Previously trained as a scientist, Carsten Höller (b. 1961, Brussels) applies said knowledge to his work as an internationally renowned artist; concentrating particularly on the nature of human relationships. Known to create situations that alter our interaction with the world, Höller explores human perceptions through participatory works that prompt us to reimagine the way we move through the world.
The artist is well-known for decades of his major installations, which include Upside-Down Goggles (2009–11), a participatory experiment involving vision distortions; Test Site (2006), a series of giant slides installed in Tate Modern’s Turbine Hall; and Flying Machine (1996), an interactive work in which viewers are strapped into a harness and hoisted through the air.
Together with internationally renowned and accomplished artists Tobias Rehberger, Anri Sala, and Rirkrit Tiravanija, the four of them celebrated STPI’s 15th year milestone as they take on a daring challenge to create artworks with the experimental institution through blind collaboration fueled by pure instinct and spontaneity. The collaborative works were showcased in a group exhibition, Carsten Höller, Tobias Rehberger, Anri Sala & Rirkrit Tiravanija: Exquisite Trust (Blindly Collective Collaborations) (2017).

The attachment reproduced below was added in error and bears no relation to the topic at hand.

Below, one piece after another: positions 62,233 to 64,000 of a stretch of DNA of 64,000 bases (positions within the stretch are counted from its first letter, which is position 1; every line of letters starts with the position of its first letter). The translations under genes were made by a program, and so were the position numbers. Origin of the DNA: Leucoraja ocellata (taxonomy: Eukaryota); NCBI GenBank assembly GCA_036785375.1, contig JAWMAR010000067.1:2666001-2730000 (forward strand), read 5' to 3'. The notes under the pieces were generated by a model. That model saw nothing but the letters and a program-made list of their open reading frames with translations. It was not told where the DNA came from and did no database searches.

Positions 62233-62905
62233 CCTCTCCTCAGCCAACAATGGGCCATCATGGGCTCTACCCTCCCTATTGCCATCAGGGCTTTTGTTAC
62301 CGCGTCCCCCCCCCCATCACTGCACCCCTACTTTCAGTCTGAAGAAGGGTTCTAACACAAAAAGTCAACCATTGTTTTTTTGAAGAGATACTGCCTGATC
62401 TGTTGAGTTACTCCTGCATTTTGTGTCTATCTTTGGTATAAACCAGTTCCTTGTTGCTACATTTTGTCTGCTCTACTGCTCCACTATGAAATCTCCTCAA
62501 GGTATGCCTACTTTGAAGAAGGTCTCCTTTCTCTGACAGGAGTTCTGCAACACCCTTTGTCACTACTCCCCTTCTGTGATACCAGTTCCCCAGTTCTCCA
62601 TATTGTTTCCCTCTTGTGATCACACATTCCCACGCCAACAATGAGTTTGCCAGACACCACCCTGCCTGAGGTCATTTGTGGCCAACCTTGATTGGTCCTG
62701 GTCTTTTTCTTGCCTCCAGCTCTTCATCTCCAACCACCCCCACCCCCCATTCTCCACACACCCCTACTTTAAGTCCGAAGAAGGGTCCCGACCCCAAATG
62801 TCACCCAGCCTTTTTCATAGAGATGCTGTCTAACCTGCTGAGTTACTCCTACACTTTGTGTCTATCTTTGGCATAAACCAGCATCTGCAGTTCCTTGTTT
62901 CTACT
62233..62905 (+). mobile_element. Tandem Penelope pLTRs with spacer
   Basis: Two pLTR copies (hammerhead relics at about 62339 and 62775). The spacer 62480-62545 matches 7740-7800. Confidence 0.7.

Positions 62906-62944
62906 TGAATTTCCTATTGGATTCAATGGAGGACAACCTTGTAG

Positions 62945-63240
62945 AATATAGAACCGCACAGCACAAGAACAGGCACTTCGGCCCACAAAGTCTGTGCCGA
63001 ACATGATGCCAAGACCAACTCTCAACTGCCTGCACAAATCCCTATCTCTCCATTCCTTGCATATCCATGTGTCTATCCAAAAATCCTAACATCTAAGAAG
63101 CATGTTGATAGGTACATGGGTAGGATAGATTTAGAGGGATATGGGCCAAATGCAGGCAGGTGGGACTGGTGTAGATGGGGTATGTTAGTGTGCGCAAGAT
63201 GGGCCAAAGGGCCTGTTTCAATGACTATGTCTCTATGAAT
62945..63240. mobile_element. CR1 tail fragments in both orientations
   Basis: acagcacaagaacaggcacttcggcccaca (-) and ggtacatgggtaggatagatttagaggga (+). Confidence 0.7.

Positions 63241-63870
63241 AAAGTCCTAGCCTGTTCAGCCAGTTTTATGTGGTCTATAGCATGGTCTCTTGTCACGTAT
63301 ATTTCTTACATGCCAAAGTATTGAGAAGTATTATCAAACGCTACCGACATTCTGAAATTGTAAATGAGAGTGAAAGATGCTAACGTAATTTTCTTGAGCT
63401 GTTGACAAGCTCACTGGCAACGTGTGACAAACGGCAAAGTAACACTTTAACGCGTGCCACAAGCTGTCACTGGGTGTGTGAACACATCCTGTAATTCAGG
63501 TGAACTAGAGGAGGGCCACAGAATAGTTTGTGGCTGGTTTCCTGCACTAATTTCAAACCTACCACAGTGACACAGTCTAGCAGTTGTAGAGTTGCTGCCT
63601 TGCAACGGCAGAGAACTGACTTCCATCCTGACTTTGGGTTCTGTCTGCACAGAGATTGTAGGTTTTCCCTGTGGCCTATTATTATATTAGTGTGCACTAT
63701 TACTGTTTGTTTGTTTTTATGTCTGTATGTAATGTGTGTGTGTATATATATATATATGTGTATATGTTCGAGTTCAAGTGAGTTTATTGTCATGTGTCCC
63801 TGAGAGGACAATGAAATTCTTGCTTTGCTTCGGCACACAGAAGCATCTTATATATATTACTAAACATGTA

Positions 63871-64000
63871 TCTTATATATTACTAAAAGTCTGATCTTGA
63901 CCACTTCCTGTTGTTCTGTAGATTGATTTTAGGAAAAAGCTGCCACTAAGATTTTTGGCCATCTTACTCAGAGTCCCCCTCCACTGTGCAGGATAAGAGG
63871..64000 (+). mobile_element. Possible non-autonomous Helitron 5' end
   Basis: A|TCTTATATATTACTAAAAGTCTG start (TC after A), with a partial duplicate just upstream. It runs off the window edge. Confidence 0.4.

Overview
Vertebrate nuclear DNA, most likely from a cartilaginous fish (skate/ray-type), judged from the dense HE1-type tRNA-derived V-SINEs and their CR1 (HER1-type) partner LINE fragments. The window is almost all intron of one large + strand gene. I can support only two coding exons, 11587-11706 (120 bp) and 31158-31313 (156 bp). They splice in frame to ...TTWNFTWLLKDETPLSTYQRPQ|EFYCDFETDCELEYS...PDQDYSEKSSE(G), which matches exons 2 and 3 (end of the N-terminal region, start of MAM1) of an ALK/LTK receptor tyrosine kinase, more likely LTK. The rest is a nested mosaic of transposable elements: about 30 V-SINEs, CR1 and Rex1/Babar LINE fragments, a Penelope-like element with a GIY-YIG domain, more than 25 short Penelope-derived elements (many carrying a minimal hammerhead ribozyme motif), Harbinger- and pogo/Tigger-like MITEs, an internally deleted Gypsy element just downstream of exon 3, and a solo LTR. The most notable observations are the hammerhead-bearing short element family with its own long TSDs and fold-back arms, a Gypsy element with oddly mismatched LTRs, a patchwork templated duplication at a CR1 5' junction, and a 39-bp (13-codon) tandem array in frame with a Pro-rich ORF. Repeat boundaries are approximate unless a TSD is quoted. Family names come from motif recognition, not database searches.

Selected major exhibitions include Artists for Studio Voltaire, Studio Voltaire, London (2018); Carsten Höller: Reason, Gagosian, New York (2017); Doubt, Pirelli HangarBicocca, Milan, (2016); Decision, Hayward Gallery, London (2015); Double Carousel with Zöllner Stripes, Museo d’Arte Contemporanea, Rome (2011); Divided Divided, Museum Boijmans Van Beuningen, Rotterdam, Netherlands (2010); Amusement Park, MASS MoCA, Massachusetts (2006); and Une exposition à Marseille, Musée d’Art Contemporain, Marseille (2004).
Höller has presented in various platforms and biennales, including the Venice Biennale (2015, 2009, 2005, and 2003); Gwangju Biennale (2014, 2010); Berlin Biennale (2014); Sharjah Biennial (2013); Bienal de São Paulo (2008); and Biennale de Lyon (2003).